A long time. It feels like an eternity. We’ve been doing this for 9 weeks, and we are not yet where I want to be though I’ve definitely seen progress and made connections. This is not for the faint of heart. I’ve read many articles that say you can’t treat ADHD with diet, and that specifically Feingold is only 1% effective or “outmoded.” And here’s why I think they say that: it’s stinking’ hard! This is all or nothing: no exceptions. This is not “give it a try for 2 weeks and see.”This is life-altering, leaving status-quo forever. There is no dabbling in this. It’s jump in with both feet. And no lie, it’s the hardest thing I’ve ever done.
I spent 4 hours on my first shopping trip and did a lot of crying those first few weeks. It seemed impossible.
Also, it gets worse before it gets better. I couldn’t have done this without wonderful moms on the Facebook groups telling me to hang in there and helping me trouble-shoot. The detox of all the crap leaving their little systems is akin to a drug addict going through withdrawal. It’s ugly.
But here’s how I knew to stick it out. While I’m thankful for medicine to help us through this transition time, I was always baffled why some days it seemed to work well, some days it seemed to be too much, and some days it didn’t work at all. Now, it all makes sense, depending on what they ate and what their bodies were dealing with.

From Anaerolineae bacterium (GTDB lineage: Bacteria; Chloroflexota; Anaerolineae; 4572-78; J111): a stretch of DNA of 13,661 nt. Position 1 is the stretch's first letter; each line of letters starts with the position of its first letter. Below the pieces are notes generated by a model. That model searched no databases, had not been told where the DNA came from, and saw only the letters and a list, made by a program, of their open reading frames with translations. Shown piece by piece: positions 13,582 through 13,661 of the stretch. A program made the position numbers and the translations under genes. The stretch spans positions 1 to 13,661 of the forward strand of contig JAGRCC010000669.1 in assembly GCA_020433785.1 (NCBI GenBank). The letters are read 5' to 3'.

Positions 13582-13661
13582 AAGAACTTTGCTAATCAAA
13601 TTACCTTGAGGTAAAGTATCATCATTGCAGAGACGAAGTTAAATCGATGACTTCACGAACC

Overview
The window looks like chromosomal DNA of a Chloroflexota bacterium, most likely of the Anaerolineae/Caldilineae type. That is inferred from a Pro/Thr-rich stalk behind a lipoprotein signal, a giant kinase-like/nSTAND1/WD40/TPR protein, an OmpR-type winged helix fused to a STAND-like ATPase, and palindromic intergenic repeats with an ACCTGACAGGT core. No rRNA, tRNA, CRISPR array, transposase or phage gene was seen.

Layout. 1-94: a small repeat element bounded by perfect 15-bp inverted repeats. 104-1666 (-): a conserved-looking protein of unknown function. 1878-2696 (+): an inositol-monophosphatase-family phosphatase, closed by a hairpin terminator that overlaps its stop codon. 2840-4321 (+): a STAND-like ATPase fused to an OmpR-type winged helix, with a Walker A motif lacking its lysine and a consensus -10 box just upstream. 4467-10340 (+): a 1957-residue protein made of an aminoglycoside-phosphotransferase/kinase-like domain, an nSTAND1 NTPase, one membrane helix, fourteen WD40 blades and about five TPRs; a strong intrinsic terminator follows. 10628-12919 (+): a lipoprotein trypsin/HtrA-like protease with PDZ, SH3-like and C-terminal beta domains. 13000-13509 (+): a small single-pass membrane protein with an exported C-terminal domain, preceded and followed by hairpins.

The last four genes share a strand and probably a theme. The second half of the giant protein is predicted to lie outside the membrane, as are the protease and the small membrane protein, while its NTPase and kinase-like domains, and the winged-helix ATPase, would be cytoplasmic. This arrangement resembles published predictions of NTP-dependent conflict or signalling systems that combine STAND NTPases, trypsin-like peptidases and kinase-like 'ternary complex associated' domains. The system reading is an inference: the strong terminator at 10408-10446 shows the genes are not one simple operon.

What I have learned
I’ve learned my kids have three categories of reactions: aggression and violence (corn, corn starch, corn syrup is awful for this); nasty, mouthy, catty remarks and general moodiness (dyes and hidden preservatives, also some salicylates for us); and just plain impulsive off-the-wall silliness, as in what is typically thought of as ADHD (still working on this one). Note: Everyone is different; the triggers for my kids may not necessarily be the same as someone else’s, though there are often similarities.
I’ve learned that, since cutting my own salicylate consumption, my daily migraines are gone (I only had two headaches last month. That’s it!) The ringing in my ears disappeared when I switched from almond milk to rice milk (almonds are a salicylate). I’ve learned that I can have a few of these fruits and veggies in small amounts and not in the same day, limiting the number I eat in a week.
I’ve learned that bananas are gassed with a corn-based spray to make them ripen faster, causing severe tantrums in my toddler (biting himself, screaming and kicking on the floor, extreme stuff). And that he is back to his happy, easy-going self when I watch what he eats. Also, diet-cheats caused potty accidents almost without exception.
I’ve learned to bake everything. This is huge for me. I hated baking. But going gluten free, milk free, corn free, pretty much left me with no other alternative. And I’ve learned that I really enjoy baking, and my bread machine.
I’ve learned that all the “I could never” excuses, are really just that—excuses. And the Lord has taken all of my “I could never” statements and made me eat them, literally.
I’ve learned simplicity. As complex as these changes are, I’ve learned to keep meals simple and uncomplicated. And they are still delicious. I’ve learned to pack lunches and snacks for everything. I’ve learned you find new favorites. I’ve learned diet changes don’t have to be isolating.
I’ve learned a lot. It’s been a hard journey, but an unforgettable one. And yes, it’s been totally worth it.
Curious about Feingold? Here’s a great ebook pdf that will give you an overview of what’s involved.